Skip to 0 minutes and 9 secondsHva gjorde du i går? I denne videoen skal vi lære å snakke om hva vi gjorde i går. What did you do yesterday? Can't you say it in norwegian? Don't worry, today we will learn how to talk about what we did yesterday. In Norwegian, we have two past tenses. In this week presentation, we will go through the Preteritum. In English you call it Preterite or Simple past. It denotes events that took place or were completed in the past.
Skip to 0 minutes and 46 secondsRegular English verbs form the simple past in –ed: like in posted, added, talked, walked, sailed etc. Preteritum We use Preteritum when we want to describe something that has already happened at a certain time in the past (e.g. i går – yesterday) Hun kjøpte ei jakke i går. She bought a jacket yesterday. Regular verbs are divided into four groups. Each group has different endings for the Preteritum past tense Group 1 The verbs in G1 add the ending -et. In this group you will find most verbs with two consonants in front of
Skip to 1 minute and 43 secondsthe infinitive -e and some verbs with t, g, and d: Å snakke - snakket, å vente - ventet, å lage - laget, The pronunciation is important here as the ending has to be pronuonced clearly and the final -t must be audible. Group 2 The verbs in G2 add the ending -te.
Skip to 2 minutes and 22 secondsMost verbs with one consonant belong in this group: å kjøpe - kjøpte, å spise - spiste, Notice that there are also some verbs with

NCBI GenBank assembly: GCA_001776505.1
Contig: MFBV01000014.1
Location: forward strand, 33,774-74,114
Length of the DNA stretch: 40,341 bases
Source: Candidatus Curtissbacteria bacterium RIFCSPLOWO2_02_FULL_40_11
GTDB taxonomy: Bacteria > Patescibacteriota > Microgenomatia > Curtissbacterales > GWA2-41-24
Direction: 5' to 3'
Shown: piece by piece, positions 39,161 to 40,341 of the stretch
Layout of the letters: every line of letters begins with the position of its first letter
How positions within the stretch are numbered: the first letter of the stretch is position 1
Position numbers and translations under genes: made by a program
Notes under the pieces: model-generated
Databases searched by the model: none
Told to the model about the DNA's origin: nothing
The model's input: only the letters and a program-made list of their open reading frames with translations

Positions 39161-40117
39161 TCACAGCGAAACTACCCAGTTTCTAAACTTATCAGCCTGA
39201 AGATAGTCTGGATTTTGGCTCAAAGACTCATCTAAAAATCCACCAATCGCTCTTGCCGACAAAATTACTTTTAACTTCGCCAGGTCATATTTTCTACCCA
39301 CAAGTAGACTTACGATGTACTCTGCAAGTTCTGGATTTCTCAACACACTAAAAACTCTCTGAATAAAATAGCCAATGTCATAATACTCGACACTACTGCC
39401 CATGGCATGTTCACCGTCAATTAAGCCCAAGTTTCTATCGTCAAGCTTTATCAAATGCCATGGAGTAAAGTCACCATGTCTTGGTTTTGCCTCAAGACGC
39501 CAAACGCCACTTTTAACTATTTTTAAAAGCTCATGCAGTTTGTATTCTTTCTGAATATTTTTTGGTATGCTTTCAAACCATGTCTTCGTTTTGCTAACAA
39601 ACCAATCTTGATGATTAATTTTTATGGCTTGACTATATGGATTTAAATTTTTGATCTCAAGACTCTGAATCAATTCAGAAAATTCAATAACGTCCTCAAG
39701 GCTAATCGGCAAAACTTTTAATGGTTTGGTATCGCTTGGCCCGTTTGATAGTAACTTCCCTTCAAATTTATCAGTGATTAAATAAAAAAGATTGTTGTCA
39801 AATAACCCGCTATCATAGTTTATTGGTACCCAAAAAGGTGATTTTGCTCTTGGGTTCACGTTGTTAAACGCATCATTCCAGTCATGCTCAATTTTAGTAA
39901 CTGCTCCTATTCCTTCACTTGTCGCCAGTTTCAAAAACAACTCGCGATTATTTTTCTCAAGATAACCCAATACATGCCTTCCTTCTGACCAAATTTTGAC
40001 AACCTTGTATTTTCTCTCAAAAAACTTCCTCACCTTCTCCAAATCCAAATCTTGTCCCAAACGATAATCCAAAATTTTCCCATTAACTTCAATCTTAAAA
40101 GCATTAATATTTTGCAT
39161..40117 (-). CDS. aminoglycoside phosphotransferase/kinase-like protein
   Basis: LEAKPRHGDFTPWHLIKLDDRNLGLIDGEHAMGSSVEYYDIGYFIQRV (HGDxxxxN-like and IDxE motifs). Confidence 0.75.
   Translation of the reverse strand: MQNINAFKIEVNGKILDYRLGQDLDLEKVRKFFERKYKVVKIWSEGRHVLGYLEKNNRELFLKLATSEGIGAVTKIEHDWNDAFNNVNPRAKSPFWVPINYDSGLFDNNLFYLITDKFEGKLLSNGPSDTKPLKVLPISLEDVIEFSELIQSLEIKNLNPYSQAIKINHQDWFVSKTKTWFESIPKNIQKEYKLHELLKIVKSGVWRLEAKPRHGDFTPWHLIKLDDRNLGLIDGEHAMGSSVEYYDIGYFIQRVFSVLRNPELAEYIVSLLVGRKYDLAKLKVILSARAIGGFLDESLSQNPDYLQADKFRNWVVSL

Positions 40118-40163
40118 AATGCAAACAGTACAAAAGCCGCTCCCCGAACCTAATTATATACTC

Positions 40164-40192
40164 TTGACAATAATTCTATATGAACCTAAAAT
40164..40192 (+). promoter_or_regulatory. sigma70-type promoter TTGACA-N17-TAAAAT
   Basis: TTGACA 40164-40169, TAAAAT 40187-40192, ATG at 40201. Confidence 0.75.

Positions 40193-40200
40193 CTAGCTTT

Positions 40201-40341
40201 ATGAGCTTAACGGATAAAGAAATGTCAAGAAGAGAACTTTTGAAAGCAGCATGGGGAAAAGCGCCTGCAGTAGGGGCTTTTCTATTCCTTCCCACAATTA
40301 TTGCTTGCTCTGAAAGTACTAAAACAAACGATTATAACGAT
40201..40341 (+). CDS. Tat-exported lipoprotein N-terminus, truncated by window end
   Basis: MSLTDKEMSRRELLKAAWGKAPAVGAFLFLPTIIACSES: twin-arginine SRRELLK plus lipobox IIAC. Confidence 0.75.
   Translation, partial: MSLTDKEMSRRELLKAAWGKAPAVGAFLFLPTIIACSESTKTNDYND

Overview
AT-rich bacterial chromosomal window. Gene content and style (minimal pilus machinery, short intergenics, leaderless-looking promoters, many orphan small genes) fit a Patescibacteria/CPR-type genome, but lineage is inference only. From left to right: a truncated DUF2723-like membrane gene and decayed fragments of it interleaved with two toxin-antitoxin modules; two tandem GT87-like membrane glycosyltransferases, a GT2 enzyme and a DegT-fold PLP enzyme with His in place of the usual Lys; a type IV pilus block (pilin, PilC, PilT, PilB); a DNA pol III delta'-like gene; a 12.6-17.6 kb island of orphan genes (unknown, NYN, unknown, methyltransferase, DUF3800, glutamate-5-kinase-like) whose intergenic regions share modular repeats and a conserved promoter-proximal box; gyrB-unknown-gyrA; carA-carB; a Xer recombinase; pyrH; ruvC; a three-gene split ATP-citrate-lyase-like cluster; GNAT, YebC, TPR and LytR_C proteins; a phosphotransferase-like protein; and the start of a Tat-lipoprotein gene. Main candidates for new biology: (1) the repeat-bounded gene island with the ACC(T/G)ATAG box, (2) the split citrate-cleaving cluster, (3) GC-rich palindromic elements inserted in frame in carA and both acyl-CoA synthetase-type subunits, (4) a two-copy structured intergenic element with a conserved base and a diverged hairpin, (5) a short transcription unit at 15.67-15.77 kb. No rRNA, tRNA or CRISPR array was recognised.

Skip to 2 minutes and 36 secondsa double consonant in group 2: å begynne - begynte, Group 3 The verbs in G3 add the ending -de.
Skip to 2 minutes and 51 secondsVerbs with v and the diftong ei belong in this group: å prøve - prøvde, å greie - greide, å leie - leide, Group 4 The verbs in G4 add the ending –dde. Verbs without -e in the infinitive belong in group 4, that means any verb which infinitive ends in any other vowel but -e.
Skip to 3 minutes and 27 secondsLike: å bo, which ends in the norwegian -o, å bety, which ends in -y and similar other verb. Å bo - bodde, å bety - betydde. This was our first presentation on the Norwegian past tenses. Next week, we are going to learn more about the second past tense we use in Norwegian, the Presens Perfektum. But before that try to memorize the rules of thumb for the Preteritum. When you know your verb groups, it will be easier to learn the Presens perfektum. You can find all the forms of a verb listed in the dictionary. This list of forms is called the verb paradigm. It means the verb inflection.
Skip to 4 minutes and 17 secondsYou must always learn the paradigm or inflection of any new verb you learn, just as you learnt the inflection of the nouns.
Past tense - Preteritum
What did you do yesterday?
It’s a very simple question. It’s an ice breaker to start a conversation and it’s informative.
But could we ever have asked that question without the Past tense?
German and Roman languages just can’t. We organize our world, our thoughts and actions in our life in a timeline from past to present.
It is indeed quite incredible that we are able to share our history with the help of a small grammar feature…
Some languages have a complicated verb system. Norwegian doesn’t, but we do have two past tenses: Preteritum and Presens Perfektum.
This week’s grammar video is about Preteritum.
After the video, check the “Downloads” section.
We have added a summary table for the inflection of Norwegian verbs and an extra resource about time prepositions which we hope will help you understand the use of Norwegian tenses better.